Some blog posts are a chore, most a pleasure and then there are some which feel so significant, so important and so personal that writing them becomes a different experience entirely. This post fits into the latter and in its expectation and poignancy in influencing my own art practice has meant that collating my thoughts into writing this has been a slightly daunting process to begin!
I was the first to arrive. (Of course!) I’d booked my ticket in advance and arrived early as I’d never actually previously ever set foot in the Chelsea school of Arts, London. Luckily though through still looking like a student (I’m told) and some misguided snooping-around I had somehow found my way to the Banqueting Suite; a fairly grand wooden panelled room with large windows and ornately carved fireplaces that was originally part of the Royal Army Medical Corps officers’ mess. Now to wait...
I was there to listen to one man, possibly the most influential artist on my practice (and who should need no introduction to those familiar with my work). The date was Wednesday November the 25th 2015. The event, ‘A Conversation with Jim Dine’.
|The Banqueting Suite, Chelsea School of Arts London|
In addition, Dine has always made numerous self-portraits and for those not familiar with these and his appearance, visualise, a more intense-looking version of Terry Pratchett minus the hat! I say this in reverence, for I was sitting as close to the front as I could get, minus the VIP rows (reserved largely, it would seem for the unfashionably late). The anticipation, for me at least, was immense!
|Walking Dream with Four Foot Clamp (1965) Oil paint, charcoal & steel on canvas. 1524 x 2743 x 29mm|
The evening began with a question from Coldwell asking Dine to give a flavour of what life was like during the 60s in New York; the beginnings of Pop Art and ‘Happenings’ performances. Dine replied that New York was without art collectors, dealers and gallerists, it "was a world we made ourselves" and quite literally in some ways with many of the performances including self-made sets and props from cardboard and found objects. He spoke of the ‘need’ to make work with Claes Oldenburg in what was a collegial atmosphere between the artists. It set the tone really for what became and still is the working ethos of Dine’s mentality to making art; prolific, bold and drawing upon the technical knowledge of others. The performance made-way for frenetic, gestural mark-making and has been the visual handwriting of the artist throughout his career. His work is charged with a psychological need, what could be described as a cathartic outpouring in the desire to make work and express oneself. Later in the conversation he stated, “I need to work with my hands...its physical for me”.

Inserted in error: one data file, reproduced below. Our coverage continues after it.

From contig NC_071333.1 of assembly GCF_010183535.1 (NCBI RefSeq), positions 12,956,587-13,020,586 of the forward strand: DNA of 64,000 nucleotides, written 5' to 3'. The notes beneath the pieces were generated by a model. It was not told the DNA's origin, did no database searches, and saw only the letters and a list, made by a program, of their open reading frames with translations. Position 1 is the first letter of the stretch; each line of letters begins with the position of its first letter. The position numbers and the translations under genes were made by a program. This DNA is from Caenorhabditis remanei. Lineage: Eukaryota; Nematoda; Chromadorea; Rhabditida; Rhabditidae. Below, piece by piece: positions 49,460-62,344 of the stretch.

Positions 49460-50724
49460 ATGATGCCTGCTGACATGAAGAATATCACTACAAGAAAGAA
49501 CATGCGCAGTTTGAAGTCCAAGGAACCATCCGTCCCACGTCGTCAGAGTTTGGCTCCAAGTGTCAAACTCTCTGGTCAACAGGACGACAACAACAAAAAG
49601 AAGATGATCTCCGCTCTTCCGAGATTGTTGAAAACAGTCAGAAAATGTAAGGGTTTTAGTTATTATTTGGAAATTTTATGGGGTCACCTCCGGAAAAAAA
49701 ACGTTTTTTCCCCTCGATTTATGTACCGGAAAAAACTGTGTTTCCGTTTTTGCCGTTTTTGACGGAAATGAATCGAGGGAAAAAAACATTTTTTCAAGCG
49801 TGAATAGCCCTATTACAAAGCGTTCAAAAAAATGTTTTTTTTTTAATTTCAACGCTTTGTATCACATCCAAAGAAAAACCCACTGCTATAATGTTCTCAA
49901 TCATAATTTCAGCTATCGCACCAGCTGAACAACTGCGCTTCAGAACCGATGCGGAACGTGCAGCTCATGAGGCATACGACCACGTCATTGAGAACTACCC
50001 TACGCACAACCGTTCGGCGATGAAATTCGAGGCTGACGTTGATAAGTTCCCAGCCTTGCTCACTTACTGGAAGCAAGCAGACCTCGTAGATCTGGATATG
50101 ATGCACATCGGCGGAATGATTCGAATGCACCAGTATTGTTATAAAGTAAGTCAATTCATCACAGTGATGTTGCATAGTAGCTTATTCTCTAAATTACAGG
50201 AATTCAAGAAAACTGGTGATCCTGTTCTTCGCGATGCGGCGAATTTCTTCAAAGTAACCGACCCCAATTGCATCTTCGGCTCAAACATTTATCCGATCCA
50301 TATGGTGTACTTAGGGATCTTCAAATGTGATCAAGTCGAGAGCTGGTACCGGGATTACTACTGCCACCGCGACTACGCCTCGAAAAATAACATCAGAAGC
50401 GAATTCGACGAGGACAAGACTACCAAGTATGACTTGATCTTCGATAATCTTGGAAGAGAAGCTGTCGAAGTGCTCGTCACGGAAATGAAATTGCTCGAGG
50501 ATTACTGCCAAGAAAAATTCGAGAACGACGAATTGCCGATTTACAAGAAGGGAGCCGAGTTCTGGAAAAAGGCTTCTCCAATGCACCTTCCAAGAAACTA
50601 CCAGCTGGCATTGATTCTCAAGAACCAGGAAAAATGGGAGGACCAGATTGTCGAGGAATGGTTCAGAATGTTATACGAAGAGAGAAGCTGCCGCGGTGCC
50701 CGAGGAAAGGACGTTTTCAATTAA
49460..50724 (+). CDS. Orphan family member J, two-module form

Dine’s answers at this point were relatively short and matter-of-fact as I got the sense that they were questions he’d been asked many times before, but were in-part necessary for setting the scene. Although Dine didn’t continue with performance as an art form after the 60s, the qualities that came from the early happenings never really left Dine’s work, with some of the ideas about using everyday/found objects staying within the work and more significantly the way in which Dine continued to depict tools/inanimate objects as though they were ‘alive’ often positioning them erect as though standing or at other times framing the image as though they were substitutes for actors on the stage. Some of the aspects of 'performance' remained.
|Elyria (2000) Charcoal on etching felt. 104 x 129.5cm.|
|Tool Box 10 (1966) Screenprint on paper 603 x 478mm.|